It wouldn’t have been difficult to predict this, but the stupidity of Deborah Solomon interviewing John Yoo does indeed approach the density of a degenerate dwarf star. After describing Yoo’s new book as “an eloquent, fact-laden history of audacious power grabs by American presidents,” Solomon offers him the chance to set forth, without challenge, his usual fact-free assertions about how the Constitutional framers really wanted to recreate the British monarchy.
The idea is that the president’s power grows and changes based on circumstances, and that’s what the framers of the Constitution wanted. They wanted it to exist so the president could react to crises immediately.
I continue to marvel at the willingness of self-described journalists to describe views like this as “history,” given that supporting historical evidence for them is in fact nowhere to be found. For Yoo’s interpretation to be even remotely plausible, we’d have to find something in the Constitutional debates proving that the framers imagined circumstances in which the middle third of Article 1, Section 8 would somehow be switched off. That would require as well that we discover some proof that the framers — operating on republican principles that far exceeded those existing in the British constitutional monarchy — suddenly decided that the president should enjoy greater war prerogatives than the dreaded king of England had at his disposal. And we’d have to overlook the fact that the convention of 1787 was primarily animated by concerns about the weak legislative authority of the federal government and not by some brew of anxieties about the absence of vague, emergency powers vested in its executive.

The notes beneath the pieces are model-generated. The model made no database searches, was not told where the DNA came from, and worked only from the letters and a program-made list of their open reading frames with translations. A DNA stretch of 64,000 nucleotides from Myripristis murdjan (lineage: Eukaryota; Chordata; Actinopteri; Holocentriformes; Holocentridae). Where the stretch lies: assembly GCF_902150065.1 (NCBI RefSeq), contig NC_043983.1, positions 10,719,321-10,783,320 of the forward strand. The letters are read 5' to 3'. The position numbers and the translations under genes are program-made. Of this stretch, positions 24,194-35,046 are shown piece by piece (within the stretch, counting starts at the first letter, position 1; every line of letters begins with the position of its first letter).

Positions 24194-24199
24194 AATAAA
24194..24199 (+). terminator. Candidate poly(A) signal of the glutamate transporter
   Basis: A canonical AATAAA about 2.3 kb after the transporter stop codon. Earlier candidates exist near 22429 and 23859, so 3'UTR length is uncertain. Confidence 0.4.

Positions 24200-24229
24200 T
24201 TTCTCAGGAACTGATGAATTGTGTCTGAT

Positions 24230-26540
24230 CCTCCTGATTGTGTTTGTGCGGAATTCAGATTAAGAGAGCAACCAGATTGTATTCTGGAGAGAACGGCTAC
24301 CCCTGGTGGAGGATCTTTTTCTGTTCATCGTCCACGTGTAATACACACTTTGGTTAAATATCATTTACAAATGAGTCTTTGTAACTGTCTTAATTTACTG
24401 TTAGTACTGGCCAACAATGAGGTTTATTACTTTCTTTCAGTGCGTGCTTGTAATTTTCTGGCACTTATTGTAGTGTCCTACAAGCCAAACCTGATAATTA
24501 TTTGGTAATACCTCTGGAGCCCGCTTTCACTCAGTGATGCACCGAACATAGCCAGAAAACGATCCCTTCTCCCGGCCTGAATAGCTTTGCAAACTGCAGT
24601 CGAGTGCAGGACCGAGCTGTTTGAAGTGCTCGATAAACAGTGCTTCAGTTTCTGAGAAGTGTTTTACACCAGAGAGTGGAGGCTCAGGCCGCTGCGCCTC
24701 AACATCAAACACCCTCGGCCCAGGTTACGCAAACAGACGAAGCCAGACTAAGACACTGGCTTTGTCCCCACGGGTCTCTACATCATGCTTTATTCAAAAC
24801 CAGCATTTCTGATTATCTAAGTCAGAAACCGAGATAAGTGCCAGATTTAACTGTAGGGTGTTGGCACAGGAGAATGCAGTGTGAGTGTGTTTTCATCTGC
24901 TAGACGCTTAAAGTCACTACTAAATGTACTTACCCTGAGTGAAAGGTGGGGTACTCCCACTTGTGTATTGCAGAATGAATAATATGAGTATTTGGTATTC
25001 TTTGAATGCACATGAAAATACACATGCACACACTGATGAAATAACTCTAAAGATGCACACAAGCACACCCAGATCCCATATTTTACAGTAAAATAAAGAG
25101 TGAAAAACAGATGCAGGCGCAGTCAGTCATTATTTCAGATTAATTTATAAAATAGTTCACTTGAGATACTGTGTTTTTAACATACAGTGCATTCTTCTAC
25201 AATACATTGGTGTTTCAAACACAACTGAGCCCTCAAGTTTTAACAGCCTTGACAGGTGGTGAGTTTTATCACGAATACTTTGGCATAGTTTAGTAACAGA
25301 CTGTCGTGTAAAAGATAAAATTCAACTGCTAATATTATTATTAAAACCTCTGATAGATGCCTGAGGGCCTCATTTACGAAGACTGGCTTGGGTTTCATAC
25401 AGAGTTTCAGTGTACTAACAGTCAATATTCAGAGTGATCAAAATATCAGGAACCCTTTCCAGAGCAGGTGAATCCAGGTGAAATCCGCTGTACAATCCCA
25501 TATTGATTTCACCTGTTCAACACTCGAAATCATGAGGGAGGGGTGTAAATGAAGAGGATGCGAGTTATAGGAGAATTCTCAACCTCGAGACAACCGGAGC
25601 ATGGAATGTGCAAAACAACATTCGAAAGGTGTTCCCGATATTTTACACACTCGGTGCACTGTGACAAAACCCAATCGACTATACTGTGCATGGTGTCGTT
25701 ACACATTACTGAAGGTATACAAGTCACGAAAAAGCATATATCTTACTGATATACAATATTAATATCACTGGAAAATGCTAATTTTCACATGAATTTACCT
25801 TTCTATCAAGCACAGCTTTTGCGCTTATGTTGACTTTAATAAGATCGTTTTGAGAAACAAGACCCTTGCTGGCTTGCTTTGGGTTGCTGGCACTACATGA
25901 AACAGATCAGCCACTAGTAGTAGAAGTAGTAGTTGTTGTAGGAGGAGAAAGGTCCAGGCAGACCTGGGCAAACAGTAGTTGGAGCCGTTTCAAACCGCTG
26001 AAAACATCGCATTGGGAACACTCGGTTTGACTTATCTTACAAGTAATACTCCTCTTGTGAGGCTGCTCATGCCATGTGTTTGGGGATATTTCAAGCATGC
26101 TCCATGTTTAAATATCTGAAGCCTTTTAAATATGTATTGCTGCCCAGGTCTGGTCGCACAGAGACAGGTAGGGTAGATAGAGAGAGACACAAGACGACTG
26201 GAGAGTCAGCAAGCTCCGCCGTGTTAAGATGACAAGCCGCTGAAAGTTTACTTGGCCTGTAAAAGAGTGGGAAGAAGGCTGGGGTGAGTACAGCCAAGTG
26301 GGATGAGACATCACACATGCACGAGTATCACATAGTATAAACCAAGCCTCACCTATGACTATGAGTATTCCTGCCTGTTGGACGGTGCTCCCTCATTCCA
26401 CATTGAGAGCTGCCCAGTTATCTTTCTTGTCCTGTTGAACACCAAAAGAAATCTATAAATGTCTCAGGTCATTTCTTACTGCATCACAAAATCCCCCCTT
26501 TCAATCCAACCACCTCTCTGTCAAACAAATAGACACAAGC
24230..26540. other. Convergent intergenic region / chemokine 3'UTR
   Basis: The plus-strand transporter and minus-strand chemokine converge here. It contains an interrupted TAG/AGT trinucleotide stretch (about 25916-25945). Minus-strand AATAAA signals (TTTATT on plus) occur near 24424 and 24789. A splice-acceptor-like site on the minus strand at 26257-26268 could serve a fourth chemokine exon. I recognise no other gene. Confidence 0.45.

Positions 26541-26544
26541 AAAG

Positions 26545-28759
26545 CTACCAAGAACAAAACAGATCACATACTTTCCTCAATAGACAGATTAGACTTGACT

But hey, I’m sure Yoo’s book has a raft of eloquent, fact-laden ripostes to these small historical problems. Though I’d also imagine the book contains fewer dick jokes bout Bill Clinton, nor would it reveal the awkward fact that Yoo has no idea or interest in what his parents do for a living. Leave it to Deborah Solomon to produce something that actually makes reading John Yoo seem more appealing.